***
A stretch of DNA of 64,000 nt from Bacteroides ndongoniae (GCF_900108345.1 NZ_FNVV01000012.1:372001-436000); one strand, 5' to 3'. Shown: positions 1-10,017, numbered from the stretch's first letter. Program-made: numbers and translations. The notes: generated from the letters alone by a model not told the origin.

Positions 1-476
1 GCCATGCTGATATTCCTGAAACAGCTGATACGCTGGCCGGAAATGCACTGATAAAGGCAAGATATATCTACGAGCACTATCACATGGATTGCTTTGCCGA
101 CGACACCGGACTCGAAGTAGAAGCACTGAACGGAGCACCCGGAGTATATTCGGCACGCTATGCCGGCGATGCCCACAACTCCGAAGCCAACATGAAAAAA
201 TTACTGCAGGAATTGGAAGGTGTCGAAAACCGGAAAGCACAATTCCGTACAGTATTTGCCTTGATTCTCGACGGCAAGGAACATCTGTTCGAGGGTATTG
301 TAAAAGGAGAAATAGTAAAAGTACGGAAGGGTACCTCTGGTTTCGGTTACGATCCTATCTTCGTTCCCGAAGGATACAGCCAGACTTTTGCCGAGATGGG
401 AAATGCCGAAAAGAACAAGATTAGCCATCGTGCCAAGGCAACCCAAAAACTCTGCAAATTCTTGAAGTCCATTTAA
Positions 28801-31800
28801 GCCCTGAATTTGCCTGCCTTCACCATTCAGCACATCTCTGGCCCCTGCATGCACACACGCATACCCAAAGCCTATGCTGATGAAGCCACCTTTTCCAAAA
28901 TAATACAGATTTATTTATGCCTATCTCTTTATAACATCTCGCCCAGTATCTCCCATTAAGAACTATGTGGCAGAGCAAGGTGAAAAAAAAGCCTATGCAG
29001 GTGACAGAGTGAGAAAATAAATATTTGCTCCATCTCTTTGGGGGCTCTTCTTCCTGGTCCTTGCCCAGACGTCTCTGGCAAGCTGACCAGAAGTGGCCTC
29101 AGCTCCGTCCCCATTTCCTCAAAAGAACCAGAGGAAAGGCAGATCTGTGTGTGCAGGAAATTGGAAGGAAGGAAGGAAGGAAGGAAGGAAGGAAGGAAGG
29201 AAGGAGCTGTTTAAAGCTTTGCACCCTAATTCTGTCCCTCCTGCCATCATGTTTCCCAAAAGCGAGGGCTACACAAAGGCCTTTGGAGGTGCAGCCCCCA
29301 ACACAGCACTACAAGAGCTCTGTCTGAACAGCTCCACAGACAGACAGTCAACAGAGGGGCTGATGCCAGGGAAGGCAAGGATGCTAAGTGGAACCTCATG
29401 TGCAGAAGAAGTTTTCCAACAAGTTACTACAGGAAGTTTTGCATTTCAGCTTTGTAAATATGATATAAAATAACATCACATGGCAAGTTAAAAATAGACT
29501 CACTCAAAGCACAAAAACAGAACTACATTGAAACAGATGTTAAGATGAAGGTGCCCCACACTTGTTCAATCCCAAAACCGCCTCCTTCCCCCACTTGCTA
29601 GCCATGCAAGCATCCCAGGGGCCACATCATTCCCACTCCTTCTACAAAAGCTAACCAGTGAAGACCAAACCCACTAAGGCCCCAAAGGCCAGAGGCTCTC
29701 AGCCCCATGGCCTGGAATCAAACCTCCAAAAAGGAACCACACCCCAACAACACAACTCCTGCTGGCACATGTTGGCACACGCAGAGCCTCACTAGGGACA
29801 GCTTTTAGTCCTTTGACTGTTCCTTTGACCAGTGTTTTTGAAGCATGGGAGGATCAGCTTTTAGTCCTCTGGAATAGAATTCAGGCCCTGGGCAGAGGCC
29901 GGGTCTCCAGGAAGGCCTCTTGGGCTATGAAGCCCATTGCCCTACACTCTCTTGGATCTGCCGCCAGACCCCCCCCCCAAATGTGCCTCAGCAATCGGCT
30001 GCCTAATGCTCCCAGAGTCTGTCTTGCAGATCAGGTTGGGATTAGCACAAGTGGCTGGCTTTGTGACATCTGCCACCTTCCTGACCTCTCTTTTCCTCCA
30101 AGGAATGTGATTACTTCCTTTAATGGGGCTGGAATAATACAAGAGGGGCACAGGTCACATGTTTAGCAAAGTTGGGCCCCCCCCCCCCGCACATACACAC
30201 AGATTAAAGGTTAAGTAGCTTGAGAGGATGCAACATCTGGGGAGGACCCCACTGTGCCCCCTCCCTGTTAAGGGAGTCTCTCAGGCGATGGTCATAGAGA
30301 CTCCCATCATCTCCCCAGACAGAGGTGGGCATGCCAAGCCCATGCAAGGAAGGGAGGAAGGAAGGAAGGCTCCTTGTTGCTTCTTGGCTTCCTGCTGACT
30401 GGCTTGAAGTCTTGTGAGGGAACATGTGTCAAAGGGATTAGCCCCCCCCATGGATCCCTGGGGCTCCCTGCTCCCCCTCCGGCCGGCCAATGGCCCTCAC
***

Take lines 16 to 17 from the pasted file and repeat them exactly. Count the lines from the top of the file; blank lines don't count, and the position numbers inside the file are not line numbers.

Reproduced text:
29501 CACTCAAAGCACAAAAACAGAACTACATTGAAACAGATGTTAAGATGAAGGTGCCCCACACTTGTTCAATCCCAAAACCGCCTCCTTCCCCCACTTGCTA
29601 GCCATGCAAGCATCCCAGGGGCCACATCATTCCCACTCCTTCTACAAAAGCTAACCAGTGAAGACCAAACCCACTAAGGCCCCAAAGGCCAGAGGCTCTC